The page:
ART! Peruko Ccopacatty “Toleration”, recognizes Pawtucket’s Blackstone

Top Photo: Peruko Ccopacatty website

Peruko Ccopacatty’s work can be seen in several Rhode Island locations, including Kennedy Plaza. As of yesterday, an 18 foot sculpture was installed at the corner of Roosevelt & Exchange in downtown Pawtucket, just across from the fire station. Sure to catch the eyes of returning Tolman High School students, the Don Quixote-like sculpture depicts William Blackstone, the namesake of so many sites in the greater Pawtucket area.

Louis Yip, Sunny Ng and designer Morris Nathanson commissioned the statue, and financing was provided by Ng and Yip.

The statue, as is the case with many public art projects is not without controversy and Blackstone’s past was called into question as inappropriate to be recognized due to historical issues with Native Americans at the time of the founding and development of Pawtucket.

Educational components will be added to the statue area that will further education visitors on the full story and rich heritage of Native Americans to the city, working with The Tomaquag Museum.

In a statement by the artist, Ccopacatty said he “hopes that Pawtucket will celebrate their history with this communal sculpture named “Toleration” and their many-faceted historic community evolved from centuries of immigrant skill and energy joined with the founding and wise welcoming native peoples of this valley, this earth, named Blackstone and earlier in the language of the Narragansett tribe named Sneachteeconnet *, meaning rocks in or along the river.”

More on this discussion at:

Scavenger Hunt

Public art can be fun for families to get involved in – Ccopacatty’s work can be seen in many locations. One of the most recognizable is his work in Kennedy Plaza, Providence:

About the Artist

Peruko Ccopacatty, of Exeter, Rhode Island

Peruko Ccopacatty is an international artist known for dramatic and monumental works in metal and the wall mural spanning four decades.  Born on Lake Titicaca in the Andes of Peru, Ccopacatty is an indigenous artist of Aymara heritage. He is a unique voice for indigenous Andean peoples.  His work expresses his personal identification to his rich cultural history while focusing on the power of art to synthesize and express a universal humanity.

Ccopacatty attended the National School of Fine Arts in Lima, graduating in 1976 with the “Medalla de Oro”, the highest honor in sculpture. He continued his studies at the National School of Fine Arts, on a post-graduate level. In 1981, Ccopacatty left Peru for the United States, settling in Rhode Island.

The work of Ccopacatty is exuberant, dynamic, tragic, structurally stable. The forms grow from his life, in the Andes of Peru; from his ancient culture, the Aymara; from Lago Titicaca, the sacred lake of the Inca and his island birthplace. That place and people are the point of departure in his themes of family, work, struggle and triumph, evolving sculpture and sculptor to the universal human drama and the universal human. He says, “My sculptures have a relationship to time and distance. My work reminds me of my history, my spirit doesn’t forget this ancient dimension. As a sculptor, I have this same urgency to connect the past with the future. I am still answering this question. It has to do with a process of investigation, pre-historic stone, modern techniques,unification… “.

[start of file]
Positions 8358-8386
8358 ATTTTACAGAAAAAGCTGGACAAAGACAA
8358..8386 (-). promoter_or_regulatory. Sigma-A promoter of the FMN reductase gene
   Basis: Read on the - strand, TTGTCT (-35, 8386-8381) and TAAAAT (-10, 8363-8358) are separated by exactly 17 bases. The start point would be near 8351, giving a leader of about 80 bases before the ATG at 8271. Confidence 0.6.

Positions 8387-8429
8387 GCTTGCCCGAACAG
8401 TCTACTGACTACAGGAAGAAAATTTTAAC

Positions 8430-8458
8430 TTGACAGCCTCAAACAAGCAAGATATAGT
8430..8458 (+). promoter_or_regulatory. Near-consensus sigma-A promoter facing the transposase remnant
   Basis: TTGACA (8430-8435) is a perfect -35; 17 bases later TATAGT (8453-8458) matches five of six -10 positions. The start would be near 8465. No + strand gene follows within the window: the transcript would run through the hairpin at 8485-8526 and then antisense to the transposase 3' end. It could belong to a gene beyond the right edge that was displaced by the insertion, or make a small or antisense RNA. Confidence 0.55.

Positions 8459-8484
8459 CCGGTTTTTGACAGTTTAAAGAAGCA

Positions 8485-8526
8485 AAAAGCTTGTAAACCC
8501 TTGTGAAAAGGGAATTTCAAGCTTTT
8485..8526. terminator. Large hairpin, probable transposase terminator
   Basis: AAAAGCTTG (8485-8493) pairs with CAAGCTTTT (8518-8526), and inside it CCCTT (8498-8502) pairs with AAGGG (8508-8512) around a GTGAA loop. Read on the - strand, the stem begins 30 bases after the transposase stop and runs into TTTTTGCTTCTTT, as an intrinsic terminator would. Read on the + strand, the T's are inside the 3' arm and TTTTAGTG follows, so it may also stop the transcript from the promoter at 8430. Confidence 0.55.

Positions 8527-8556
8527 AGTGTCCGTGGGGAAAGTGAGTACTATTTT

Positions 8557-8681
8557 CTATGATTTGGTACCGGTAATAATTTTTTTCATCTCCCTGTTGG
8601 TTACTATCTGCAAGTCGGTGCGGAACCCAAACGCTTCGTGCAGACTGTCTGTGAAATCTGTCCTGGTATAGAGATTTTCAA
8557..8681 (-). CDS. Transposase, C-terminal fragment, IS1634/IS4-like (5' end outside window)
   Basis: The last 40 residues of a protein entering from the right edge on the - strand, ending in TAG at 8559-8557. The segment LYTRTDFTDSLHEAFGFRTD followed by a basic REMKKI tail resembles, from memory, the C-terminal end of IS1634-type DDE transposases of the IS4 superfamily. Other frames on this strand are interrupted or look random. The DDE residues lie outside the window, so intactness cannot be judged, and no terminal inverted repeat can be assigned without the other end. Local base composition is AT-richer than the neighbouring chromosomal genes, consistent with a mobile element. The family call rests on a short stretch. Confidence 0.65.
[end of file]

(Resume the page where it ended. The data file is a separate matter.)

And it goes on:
Ccopacatty’s art is dramatic and monumental, notable for his particicular ability to define movement. His sense of the dynamic is established in the open construction of his pieces. The drawing clings to the finished work, an element of how the construction began, an insinuation of tendons, bones, muscles. In his search he says, “I look for the dynamics of movement and externalize the internal structure of the human form”.


Amongst others, dancers and doctors find great joy in his work, the first because he has captured a gesture halfway between one movement and another, the second finds surprise in the accuracy of the human structure, expressively composed beyond the rigid limits of the material. The fluidity achieved in his metal sculpture, comes from Ccopacatty’s insistence.., “to master technique, to dominate the material”. He uses the material of technology to sympathize with a humanity victimized by its own discoveries. He hopes in liberating metal to art, in re-use of the discarded, to relate the idea of humanity as its own solution.

Ccopacatty is interested in art as a communication, interested in large-scale art as a way of sharing. The sculpture, the murals and reliefs hold one thread, that of a monumental, heroic humanity, gathering together in great energy, in a particular moment called art or prophesy. He amplifies his artistic search, by focusing on the power of art to synthesize and express a universal humanity. The success of his effort, may be measured in the words of one critic, who says: “Since arriving in the United States, his work has increased in power and importance. Using his South American perspective, he may be the most prolific and articulate recorder of American life”.

Ccopacatty visits Peru frequently and maintains a studio in West Kingston, Rhode Island, USA.  He is represented by Skye Gallery in Providence, Rhode Island and responds to commission requests.

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